‘Exam cheating machine brand’ linked to 100,000 devices across China

Arrests in May over devices using earpieces and screens has led to allegations involving 12 groups as investigation spreads nationwide, police say

PUBLISHED : Friday, 06 July, 2018, 8:55pm
UPDATED : Friday, 06 July, 2018, 11:40pm

A brand of exam cheating machine allegedly masterminded by a man arrested by Chinese police in May has been linked to more than 100,000 of the devices seized across China as investigations continue, local media reported.

The 47-year-old suspect, surnamed Li, had been arrested at his office in Shenzhen in southern China’s Guangdong province on May 24, when 100,000 parts were seized, Hubei Daily reported on Tuesday.

His arrest came after police seized more than 1,000 devices and detained seven other people in relation to their sale in Hubei and Sichuan provinces, the report said.

Police have since caught 12 other groups producing and selling the machine and found more than 100,000 devices based on information uncovered in Li’s case, the report stated, quoting local police.

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Operations launched in March have targeted about 280 people from the 12 groups allegedly involved in producing and selling the devices, and eight exam training schools who allegedly bought them.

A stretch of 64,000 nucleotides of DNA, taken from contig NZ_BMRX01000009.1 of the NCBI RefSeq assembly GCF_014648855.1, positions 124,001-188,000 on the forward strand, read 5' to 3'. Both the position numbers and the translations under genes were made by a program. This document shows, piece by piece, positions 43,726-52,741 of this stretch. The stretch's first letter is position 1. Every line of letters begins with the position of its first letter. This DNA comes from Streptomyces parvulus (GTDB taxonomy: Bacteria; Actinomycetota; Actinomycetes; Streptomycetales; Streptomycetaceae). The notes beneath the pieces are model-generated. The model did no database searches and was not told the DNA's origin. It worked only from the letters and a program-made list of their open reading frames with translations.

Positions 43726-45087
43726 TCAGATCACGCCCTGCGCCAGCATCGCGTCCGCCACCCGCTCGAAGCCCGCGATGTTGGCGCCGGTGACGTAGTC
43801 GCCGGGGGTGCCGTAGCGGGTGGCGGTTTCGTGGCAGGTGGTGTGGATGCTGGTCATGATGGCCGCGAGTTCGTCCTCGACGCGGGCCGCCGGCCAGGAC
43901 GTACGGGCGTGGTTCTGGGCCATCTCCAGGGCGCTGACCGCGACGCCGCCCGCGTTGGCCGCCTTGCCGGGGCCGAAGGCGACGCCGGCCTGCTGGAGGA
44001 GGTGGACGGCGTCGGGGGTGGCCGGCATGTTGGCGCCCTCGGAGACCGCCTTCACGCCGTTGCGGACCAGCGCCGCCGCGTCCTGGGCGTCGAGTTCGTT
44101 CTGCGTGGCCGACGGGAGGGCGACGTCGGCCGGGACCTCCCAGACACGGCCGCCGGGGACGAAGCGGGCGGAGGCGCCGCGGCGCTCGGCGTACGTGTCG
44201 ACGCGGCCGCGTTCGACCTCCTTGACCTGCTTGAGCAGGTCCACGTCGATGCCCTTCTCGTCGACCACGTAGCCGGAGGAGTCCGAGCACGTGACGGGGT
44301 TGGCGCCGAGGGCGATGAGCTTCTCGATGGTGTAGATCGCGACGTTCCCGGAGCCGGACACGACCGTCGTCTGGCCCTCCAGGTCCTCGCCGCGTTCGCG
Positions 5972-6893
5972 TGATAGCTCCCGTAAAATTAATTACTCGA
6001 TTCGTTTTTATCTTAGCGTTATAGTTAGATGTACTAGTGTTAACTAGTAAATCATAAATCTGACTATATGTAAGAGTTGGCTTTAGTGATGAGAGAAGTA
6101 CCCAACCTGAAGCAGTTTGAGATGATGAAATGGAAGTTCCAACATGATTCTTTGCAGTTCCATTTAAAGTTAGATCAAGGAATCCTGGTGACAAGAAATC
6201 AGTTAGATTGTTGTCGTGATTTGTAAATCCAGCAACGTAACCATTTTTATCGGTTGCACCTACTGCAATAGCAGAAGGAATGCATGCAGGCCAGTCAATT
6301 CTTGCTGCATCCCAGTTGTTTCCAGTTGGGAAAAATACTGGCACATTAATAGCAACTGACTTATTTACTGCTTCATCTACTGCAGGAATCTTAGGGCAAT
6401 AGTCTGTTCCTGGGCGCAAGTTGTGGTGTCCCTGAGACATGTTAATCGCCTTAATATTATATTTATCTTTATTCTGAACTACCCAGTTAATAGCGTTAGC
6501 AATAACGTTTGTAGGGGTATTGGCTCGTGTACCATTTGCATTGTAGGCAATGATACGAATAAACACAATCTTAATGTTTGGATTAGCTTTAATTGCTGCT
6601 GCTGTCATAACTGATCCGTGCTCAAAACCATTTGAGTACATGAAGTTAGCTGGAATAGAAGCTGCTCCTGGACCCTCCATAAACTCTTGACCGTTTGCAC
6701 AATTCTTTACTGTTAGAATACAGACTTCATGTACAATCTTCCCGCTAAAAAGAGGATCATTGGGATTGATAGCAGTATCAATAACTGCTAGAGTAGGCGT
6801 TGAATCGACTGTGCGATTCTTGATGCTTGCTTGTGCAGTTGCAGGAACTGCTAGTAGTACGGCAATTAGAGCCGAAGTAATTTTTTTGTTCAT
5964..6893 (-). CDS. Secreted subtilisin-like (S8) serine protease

Li’s brand, Heyun, accounted for 60 per cent of devices seized, the report said.

Using a small earphone and a screen built into a fake calculator or eraser, the devices are used to relay answers to students sitting exams from up to 3km (2 miles) away, and are designed to be difficult to detect with metal detectors.

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Li was charged in 2014 with producing and selling spying equipment and sentenced to 19 months in jail, the report said.

The present operation began when police noticed two technology companies selling the devices online from Hubei, it said.

A spokesman from the cybersecurity unit of the police in the southwestern province of Sichuan told the South China Morning Post on Friday that the devices were seized across China and also found in other countries in Southeast Asia, although there was no evidence that the devices were distributed in Hong Kong.